When I was a very young lawyer, I had a senior partner who advised me never to get mad, except on purpose.
One always wonders about roads not taken.
Environmental degradation, overpopulation, refugees, narcotics, terrorism, world crime movements, and organized crime are worldwide problems that don't stop at a nation's borders.
I wish the meeting had been as good as the lunch.
It was helpful to have the American troops there in great strength. They knew there'd be consequences if they didn't move back. Now, there has been some removal of the foreign forces.
Despite the demands of this job, one of the things my wife and I try to do is to spend time together alone. And one of the things we really enjoy doing together is seeing a good movie.
To anyone who has served in Washington, there is something oddly familiar about [having your portrait painted]. First, you're painted into a corner, then you're hung out to dry and, finally, you're framed.
I was born in a very small town in North Dakota, a town of only about 350 people. I lived there until I was 13. It was a marvelous advantage to grow up in a small town where you knew everybody.
My father was a small-town banker. He became very ill when I was 10 years old, and we went to California three years later in an attempt to recover his health, which never happened.
The United States has done more for the war crimes tribunal than any other country in the world. We're turning over all the information we have, including intelligence information.
It's been President Clinton's dream that we'll have finally a fully integrated Europe.
It's very important to always put things in their historical contexts. It teaches important lessons about the country in question.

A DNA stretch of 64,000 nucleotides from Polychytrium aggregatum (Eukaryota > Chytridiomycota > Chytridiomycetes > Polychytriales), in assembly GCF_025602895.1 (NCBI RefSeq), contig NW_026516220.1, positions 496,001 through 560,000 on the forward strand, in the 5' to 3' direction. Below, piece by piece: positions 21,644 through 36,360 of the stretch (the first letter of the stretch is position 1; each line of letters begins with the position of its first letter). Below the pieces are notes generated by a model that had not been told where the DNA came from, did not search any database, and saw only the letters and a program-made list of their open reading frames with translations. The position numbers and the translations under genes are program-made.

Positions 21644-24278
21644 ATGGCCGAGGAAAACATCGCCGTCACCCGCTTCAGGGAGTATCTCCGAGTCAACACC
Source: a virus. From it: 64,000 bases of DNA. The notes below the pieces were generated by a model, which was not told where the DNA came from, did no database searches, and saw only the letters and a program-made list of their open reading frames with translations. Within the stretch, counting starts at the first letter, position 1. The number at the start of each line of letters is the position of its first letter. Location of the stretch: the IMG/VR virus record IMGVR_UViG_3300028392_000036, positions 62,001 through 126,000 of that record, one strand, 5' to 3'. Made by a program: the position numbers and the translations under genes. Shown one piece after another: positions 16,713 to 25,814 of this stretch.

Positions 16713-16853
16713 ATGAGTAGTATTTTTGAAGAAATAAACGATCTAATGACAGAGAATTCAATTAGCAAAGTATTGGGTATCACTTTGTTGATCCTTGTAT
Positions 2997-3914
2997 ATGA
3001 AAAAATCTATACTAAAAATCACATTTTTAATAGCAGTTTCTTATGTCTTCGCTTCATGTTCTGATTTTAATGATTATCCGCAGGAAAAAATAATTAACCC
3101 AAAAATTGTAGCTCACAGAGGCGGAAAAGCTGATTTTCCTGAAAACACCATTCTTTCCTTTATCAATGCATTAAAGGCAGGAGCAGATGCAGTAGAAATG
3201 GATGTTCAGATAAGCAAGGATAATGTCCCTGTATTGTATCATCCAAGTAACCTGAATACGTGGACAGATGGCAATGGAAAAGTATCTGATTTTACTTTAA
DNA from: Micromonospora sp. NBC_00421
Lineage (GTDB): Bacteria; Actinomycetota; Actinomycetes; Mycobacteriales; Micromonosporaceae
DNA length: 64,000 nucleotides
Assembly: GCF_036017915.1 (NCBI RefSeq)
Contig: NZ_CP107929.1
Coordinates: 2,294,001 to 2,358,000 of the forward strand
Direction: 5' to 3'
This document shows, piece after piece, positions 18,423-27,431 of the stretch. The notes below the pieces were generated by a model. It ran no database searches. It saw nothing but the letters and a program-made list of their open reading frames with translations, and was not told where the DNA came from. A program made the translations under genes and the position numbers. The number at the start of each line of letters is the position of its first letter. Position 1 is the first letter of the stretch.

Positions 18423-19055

My clerkship with Justice Douglas was tremendously important. He told me, Christopher, get out into the stream of history and see what happens. I've tried to follow that advice.
Probably the most useful thing I can do as secretary of state is to assist the president in adapting and renewing the transnational institutions that were created after World War II.
I ask the Philippines Government to put an end to journalists' killings by giving journalists' safety the priority it deserves.
We've had it very clear to the Bosnians that our obligation to equip and train their forces is completely conditional on the foreign forces being gone.
Hamas, the opponents of Arafat, the opponents of peace, urged a boycott of the election, and yet there was an 85 percent turnout where Hamas is supposed to be strong. Isnt that really quite incredible?
An independent and free media is essential to ensure democracy.
Sometimes you have to learn how to give the right answer to the wrong question.
I'm very skeptical about the good intentions of Milosevic.
I'm very much in favor of focused responsibility, and so in the main areas that I'm worried about, I try to have a single person who is basically the key person in that area.
Only two countries in this hemisphere are not democratic, but many countries in both Central and South America, and in the Caribbean, are really fragile democracies.
I've got many close friends, but there's an awful lot about friendship that is not demonstrative in my case.
I don't want to talk about intelligence matters. I will say, however, that intelligence-community estimates should not become public in the way of this city and in the way of Congress.
It will be undertaken, of course, in the June or July summit, and then to bring NATO closer to Russia or vice versa is a way to move toward integration - toward the integration of Europe.
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